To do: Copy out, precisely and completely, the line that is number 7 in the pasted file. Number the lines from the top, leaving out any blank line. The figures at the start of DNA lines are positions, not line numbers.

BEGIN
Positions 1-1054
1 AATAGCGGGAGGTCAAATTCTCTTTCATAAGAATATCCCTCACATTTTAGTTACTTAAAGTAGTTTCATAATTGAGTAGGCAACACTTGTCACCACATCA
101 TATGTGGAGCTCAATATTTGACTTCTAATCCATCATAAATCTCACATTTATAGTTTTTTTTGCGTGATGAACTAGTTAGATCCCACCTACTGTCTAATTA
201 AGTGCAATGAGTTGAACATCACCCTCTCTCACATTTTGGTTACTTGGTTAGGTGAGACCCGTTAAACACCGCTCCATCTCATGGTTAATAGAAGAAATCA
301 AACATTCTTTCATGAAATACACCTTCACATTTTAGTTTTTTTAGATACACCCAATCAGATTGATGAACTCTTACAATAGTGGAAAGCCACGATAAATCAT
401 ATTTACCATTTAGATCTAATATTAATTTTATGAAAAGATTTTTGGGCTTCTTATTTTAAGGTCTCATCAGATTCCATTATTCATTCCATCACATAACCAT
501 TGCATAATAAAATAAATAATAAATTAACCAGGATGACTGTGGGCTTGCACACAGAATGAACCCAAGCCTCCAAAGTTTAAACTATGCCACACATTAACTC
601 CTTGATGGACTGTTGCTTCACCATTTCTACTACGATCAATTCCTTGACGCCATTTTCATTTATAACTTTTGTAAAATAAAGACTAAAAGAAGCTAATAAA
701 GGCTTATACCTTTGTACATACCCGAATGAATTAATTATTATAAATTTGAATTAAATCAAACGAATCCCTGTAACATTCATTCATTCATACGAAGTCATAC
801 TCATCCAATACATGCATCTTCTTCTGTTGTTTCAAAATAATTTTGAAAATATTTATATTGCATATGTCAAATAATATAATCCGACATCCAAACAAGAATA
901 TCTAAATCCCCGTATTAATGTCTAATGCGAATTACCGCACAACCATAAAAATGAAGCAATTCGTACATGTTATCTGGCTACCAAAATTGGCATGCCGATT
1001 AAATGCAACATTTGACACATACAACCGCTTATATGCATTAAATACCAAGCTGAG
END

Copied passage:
501 TGCATAATAAAATAAATAATAAATTAACCAGGATGACTGTGGGCTTGCACACAGAATGAACCCAAGCCTCCAAAGTTTAAACTATGCCACACATTAACTC